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Posts from the ‘Care & Treatment’ Category

What Colour is Stigma?

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By Sireesha Bobbili, Special Advisor/Project Coordinator, Office of Transformative Global Health, Social & Epidemiological Research, CAMH

What colours come to your mind when you think of stigma?

Or what images come to mind when you think of acceptance?

Do certain behaviours have a colour associated with them?

Over the course of a ten-week long workshop series at Unison Health and Community Services (UnisonHCS), primary healthcare providers and individuals with lived-experiences of mental illness and substance use issues (consumer/survivors) collaborated to answer these types of questions, to explore stigma, discrimination and recovery in the primary health care setting. Read more

Promoting Collaborative Mental Health Online

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By Michael-Jane Levitan, Special Advisor, Office of Transformative Global Health

Collaborative mental health seems self-explanatory. It suggests that work surrounding mental health be a collective effort with varied perspectives and diverse skill sets to improve the quality of care for clients. While this is very true, it’s often easier said than done. Read more

The Role of Dietitians at CAMH

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By Christina Zavaglia, Registered Dietitian & Certified Diabetes Educator, Complex Mental Illness Program

What’s the difference between a “dietitian” and a “nutritionist?”

That is one of the most common questions we dietitians get asked! And since this month is Nutrition Month, I wanted to help answer the question on who we are and what we do – especially at a large mental health hospital like CAMH.

Dietitians are highly skilled regulated health professionals that are knowledgeable about nutrition, food, and healthy eating. We have received education in science, management, population health, and human development. Dietitians work in a variety of areas including, hospitals, community health centres, research, and food corporations. Read more

What is “Violence”?

Hands-overlap-1 By Jennifer Chambers, Empowerment Council Coordinator

CAMH has been in the news lately, getting a lot of attention on the subject of staff safety. Nobody wants violence of any kind happening here. But an interesting feature of “violence” is that those with social power tend to define it. For instance, why aren’t conditions of extreme poverty, causing hunger and homelessness discussed as “violence”? Unions, quite correctly, speak out on behalf of their members’ well-being. CAMH, as an organization, addresses safety through policy and creating an environment for practice. But what is violence in the experience of clients of CAMH? The issue of violence at CAMH from a client perspective is about an inclusive understanding of everyone’s right to be done no harm, which includes respect for people’s rights and liberties.  Read more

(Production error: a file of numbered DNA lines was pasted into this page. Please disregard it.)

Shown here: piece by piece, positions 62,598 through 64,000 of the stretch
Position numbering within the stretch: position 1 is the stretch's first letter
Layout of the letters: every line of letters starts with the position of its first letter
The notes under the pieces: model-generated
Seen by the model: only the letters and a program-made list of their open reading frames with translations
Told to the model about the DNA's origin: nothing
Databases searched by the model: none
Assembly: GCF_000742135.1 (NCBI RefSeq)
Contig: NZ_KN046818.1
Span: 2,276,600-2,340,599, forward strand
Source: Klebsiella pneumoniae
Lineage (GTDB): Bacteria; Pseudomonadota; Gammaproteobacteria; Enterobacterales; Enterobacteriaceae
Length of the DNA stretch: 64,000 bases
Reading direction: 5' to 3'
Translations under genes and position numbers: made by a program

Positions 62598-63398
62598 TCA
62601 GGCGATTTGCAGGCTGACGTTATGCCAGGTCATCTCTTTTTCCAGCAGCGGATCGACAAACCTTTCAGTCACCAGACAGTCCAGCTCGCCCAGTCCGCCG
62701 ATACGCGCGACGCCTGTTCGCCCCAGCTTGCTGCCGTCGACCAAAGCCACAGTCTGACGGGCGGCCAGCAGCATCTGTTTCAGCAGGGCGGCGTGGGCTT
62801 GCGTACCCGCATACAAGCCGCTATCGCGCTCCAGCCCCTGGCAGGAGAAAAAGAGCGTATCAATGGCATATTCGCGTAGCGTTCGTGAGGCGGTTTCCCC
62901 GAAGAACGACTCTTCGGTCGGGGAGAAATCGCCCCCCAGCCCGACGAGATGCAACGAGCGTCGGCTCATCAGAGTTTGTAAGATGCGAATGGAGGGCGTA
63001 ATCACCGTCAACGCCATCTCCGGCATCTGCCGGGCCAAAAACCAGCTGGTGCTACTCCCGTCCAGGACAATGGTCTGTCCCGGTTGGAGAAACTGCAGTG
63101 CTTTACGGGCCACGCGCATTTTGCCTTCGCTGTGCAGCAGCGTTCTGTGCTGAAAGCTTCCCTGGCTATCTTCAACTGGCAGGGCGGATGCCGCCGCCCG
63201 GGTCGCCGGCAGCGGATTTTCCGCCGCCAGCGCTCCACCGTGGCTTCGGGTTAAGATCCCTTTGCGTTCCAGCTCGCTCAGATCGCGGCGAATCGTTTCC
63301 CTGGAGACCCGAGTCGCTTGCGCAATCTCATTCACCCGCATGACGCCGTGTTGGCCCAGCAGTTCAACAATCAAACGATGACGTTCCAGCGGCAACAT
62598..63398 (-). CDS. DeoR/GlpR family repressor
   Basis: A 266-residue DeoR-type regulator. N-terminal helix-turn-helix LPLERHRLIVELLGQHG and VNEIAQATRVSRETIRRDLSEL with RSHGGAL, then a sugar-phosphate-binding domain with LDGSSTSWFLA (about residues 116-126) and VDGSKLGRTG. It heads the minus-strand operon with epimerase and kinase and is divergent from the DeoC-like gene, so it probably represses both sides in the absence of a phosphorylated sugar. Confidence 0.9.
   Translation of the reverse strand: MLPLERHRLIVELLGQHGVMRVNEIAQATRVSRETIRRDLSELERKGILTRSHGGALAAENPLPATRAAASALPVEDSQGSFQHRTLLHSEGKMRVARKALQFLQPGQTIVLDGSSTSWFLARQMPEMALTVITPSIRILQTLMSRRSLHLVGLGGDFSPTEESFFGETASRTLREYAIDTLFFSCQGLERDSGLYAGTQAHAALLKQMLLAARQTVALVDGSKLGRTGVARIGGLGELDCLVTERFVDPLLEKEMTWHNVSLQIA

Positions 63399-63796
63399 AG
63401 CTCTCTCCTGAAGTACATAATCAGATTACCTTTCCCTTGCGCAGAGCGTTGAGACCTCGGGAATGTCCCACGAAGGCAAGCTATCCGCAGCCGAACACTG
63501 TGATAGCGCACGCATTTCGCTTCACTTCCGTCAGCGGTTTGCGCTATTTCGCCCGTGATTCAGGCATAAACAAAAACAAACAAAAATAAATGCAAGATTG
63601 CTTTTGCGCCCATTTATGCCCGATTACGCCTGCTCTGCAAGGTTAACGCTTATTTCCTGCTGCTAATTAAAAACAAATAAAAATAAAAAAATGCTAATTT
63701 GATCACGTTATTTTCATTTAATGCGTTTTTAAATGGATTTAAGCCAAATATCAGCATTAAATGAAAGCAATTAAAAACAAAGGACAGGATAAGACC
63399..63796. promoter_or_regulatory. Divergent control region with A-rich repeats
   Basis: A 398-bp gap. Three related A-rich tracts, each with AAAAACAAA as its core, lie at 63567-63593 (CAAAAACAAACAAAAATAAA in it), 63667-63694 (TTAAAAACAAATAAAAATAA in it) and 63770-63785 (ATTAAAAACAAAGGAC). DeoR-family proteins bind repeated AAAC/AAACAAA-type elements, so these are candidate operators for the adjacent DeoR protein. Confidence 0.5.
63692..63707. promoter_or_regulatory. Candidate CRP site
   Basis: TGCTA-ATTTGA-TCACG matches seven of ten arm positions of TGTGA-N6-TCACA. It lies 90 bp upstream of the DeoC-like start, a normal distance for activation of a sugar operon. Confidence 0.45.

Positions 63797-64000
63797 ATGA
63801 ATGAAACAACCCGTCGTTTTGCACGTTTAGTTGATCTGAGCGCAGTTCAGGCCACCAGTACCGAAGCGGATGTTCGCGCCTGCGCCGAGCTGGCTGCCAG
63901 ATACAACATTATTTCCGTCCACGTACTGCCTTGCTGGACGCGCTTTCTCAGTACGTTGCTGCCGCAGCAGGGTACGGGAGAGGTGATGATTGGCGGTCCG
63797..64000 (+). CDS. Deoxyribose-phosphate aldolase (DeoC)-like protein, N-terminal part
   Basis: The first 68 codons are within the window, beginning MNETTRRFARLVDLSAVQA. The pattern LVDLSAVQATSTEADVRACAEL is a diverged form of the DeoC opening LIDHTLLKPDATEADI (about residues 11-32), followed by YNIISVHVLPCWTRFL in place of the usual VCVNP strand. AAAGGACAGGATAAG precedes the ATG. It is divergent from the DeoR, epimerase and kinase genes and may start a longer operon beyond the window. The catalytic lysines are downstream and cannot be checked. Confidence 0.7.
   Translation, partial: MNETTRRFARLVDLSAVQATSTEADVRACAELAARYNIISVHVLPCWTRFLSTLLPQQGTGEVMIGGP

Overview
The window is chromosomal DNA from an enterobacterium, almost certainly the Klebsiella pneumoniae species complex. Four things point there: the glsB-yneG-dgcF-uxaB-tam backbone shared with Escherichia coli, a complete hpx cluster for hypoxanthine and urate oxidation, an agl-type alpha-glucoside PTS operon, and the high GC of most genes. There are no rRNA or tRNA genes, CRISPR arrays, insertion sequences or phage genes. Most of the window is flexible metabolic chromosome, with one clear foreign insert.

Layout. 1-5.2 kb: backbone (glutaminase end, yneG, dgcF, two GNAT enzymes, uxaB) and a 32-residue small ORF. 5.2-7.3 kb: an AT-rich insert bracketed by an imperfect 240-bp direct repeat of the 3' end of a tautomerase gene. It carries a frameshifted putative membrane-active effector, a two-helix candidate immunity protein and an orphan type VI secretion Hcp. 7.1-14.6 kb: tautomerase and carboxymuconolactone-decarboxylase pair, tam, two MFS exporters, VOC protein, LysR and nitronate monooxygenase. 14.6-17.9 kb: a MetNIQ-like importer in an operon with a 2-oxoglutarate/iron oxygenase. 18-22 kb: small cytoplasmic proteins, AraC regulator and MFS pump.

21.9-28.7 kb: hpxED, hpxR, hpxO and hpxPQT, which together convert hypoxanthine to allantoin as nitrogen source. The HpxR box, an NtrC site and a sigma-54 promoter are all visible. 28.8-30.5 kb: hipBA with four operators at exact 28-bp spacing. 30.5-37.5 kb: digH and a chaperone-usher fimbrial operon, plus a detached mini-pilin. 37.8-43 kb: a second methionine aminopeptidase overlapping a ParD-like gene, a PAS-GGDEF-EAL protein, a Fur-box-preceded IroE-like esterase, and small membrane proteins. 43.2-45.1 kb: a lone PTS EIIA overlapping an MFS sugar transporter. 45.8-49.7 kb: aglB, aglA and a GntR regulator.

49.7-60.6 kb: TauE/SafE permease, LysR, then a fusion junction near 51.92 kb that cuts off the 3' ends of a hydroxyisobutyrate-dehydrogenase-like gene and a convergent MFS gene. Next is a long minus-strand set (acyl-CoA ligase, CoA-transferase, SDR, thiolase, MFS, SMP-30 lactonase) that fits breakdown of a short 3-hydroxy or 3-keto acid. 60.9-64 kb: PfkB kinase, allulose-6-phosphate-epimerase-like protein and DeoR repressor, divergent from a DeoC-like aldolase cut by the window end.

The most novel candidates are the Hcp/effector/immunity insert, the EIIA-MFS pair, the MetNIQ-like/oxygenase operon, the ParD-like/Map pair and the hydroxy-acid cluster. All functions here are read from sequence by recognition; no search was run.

Changing Attitudes Since Tobacco Free Policy Launch

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By Lilian Riad-Allen, Project Manager, Tobacco Free Initiative

In my role leading the charge to go tobacco free, I am frequently asking people to share their tobacco free stories – for some this story is celebratory, for some this story is reflective and for others, this story can be nostalgic.

I was recently asked to share my own tobacco free story, and it dawned on me that I, too, had been on that transformational journey. As an undergraduate student, I completed a co-op placement at an Alzheimer’s day treatment program. As part of my role in that program, I was responsible for taking out one of the clients for a cigarette after meals. I recall that on some particularly cold days she would ask me “why are we going outside?” After raising this to my supervisors, they responded by telling me that if we failed to take her outside, she would be in withdrawal and would be difficult to manage. Read more

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